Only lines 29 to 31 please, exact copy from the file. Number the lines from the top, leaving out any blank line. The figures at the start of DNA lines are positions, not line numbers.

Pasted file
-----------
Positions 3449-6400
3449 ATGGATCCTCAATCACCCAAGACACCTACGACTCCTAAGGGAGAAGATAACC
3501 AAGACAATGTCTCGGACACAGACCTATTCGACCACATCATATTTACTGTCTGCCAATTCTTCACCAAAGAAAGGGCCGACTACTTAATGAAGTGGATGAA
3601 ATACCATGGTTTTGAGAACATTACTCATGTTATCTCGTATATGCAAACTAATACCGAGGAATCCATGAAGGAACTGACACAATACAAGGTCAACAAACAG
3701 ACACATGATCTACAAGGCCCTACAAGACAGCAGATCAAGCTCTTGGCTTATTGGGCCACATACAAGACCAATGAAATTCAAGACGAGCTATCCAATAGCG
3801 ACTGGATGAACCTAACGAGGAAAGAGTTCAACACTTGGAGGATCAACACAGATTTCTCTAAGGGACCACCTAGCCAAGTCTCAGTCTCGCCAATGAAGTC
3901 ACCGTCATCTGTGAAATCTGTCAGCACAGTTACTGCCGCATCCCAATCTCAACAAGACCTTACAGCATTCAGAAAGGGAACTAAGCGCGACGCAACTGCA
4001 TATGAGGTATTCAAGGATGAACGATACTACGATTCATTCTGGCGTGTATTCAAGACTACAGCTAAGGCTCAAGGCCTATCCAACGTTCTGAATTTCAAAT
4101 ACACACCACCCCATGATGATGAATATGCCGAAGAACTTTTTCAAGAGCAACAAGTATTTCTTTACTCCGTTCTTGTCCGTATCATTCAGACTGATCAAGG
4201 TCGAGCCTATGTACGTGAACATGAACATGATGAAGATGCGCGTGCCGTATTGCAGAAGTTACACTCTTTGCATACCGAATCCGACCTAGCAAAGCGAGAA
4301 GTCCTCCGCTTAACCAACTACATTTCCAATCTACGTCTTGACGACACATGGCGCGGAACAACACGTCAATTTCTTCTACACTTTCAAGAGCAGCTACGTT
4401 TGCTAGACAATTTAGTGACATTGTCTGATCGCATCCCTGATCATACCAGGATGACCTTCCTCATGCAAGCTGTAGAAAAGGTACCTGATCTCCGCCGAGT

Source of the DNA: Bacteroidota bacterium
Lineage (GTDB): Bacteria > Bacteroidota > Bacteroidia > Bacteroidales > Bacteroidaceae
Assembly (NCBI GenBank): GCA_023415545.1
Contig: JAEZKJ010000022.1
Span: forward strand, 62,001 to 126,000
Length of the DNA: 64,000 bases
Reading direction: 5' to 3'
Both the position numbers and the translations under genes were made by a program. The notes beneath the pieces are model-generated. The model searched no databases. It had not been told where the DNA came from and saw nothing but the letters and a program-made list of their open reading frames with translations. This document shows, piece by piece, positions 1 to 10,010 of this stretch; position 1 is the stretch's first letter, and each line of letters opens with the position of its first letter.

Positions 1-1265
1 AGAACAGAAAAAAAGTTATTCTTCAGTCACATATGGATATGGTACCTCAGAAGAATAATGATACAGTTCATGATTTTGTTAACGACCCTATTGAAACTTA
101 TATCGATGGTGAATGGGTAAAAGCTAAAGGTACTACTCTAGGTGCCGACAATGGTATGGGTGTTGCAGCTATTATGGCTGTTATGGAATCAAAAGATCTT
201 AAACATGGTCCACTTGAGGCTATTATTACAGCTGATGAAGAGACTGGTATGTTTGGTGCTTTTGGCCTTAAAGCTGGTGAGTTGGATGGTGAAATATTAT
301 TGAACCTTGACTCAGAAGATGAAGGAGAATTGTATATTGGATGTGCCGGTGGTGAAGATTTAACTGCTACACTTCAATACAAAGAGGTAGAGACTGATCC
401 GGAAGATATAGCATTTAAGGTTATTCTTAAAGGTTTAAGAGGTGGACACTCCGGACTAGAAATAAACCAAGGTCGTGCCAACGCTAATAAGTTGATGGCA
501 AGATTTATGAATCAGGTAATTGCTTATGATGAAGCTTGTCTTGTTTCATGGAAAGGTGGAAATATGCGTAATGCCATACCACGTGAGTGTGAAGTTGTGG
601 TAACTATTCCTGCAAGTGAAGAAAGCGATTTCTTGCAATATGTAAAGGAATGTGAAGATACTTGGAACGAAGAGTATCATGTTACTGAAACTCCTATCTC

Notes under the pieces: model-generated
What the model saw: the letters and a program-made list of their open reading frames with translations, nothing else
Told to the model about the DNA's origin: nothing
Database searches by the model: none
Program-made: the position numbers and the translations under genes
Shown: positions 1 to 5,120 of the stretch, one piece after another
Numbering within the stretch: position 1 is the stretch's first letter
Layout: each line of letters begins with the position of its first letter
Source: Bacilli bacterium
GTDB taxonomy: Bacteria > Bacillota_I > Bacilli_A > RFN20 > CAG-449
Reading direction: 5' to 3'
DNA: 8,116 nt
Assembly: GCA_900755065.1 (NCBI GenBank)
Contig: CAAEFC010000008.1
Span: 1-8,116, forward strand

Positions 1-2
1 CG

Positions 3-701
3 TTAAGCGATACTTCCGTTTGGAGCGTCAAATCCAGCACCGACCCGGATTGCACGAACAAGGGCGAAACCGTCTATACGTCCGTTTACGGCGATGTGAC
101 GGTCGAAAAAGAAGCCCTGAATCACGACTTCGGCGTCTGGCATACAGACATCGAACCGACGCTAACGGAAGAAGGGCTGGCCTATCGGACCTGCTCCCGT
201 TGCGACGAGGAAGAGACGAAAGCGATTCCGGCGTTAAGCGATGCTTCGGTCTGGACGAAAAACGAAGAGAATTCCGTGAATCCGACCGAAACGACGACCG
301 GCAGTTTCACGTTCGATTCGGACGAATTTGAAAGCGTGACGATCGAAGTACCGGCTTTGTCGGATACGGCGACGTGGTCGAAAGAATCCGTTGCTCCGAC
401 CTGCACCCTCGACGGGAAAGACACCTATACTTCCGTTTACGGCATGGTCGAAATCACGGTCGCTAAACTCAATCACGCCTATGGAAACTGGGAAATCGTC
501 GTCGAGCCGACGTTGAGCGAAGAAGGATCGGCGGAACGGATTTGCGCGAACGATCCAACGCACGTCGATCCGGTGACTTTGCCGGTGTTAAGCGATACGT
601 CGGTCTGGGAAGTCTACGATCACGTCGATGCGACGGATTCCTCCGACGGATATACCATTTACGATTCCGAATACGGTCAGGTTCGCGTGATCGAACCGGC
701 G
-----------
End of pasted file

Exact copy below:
Notes under the pieces: model-generated
What the model saw: the letters and a program-made list of their open reading frames with translations, nothing else
Told to the model about the DNA's origin: nothing